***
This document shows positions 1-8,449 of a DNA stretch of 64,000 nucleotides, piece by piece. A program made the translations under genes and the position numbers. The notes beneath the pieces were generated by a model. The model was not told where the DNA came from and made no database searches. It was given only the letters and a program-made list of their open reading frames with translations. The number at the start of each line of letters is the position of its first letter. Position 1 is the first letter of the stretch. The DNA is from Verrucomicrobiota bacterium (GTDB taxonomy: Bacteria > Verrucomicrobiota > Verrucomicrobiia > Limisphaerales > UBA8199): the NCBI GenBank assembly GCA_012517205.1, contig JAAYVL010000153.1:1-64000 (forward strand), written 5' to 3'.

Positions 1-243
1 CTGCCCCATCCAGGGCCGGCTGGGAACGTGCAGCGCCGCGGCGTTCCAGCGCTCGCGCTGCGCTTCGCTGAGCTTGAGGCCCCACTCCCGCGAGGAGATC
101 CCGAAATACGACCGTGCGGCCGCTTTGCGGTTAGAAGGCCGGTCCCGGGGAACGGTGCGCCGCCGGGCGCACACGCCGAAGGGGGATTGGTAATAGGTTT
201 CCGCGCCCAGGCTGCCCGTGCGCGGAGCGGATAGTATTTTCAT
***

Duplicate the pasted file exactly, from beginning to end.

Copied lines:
This document shows positions 1-8,449 of a DNA stretch of 64,000 nucleotides, piece by piece. A program made the translations under genes and the position numbers. The notes beneath the pieces were generated by a model. The model was not told where the DNA came from and made no database searches. It was given only the letters and a program-made list of their open reading frames with translations. The number at the start of each line of letters is the position of its first letter. Position 1 is the first letter of the stretch. The DNA is from Verrucomicrobiota bacterium (GTDB taxonomy: Bacteria > Verrucomicrobiota > Verrucomicrobiia > Limisphaerales > UBA8199): the NCBI GenBank assembly GCA_012517205.1, contig JAAYVL010000153.1:1-64000 (forward strand), written 5' to 3'.

Positions 1-243
1 CTGCCCCATCCAGGGCCGGCTGGGAACGTGCAGCGCCGCGGCGTTCCAGCGCTCGCGCTGCGCTTCGCTGAGCTTGAGGCCCCACTCCCGCGAGGAGATC
101 CCGAAATACGACCGTGCGGCCGCTTTGCGGTTAGAAGGCCGGTCCCGGGGAACGGTGCGCCGCCGGGCGCACACGCCGAAGGGGGATTGGTAATAGGTTT
201 CCGCGCCCAGGCTGCCCGTGCGCGGAGCGGATAGTATTTTCAT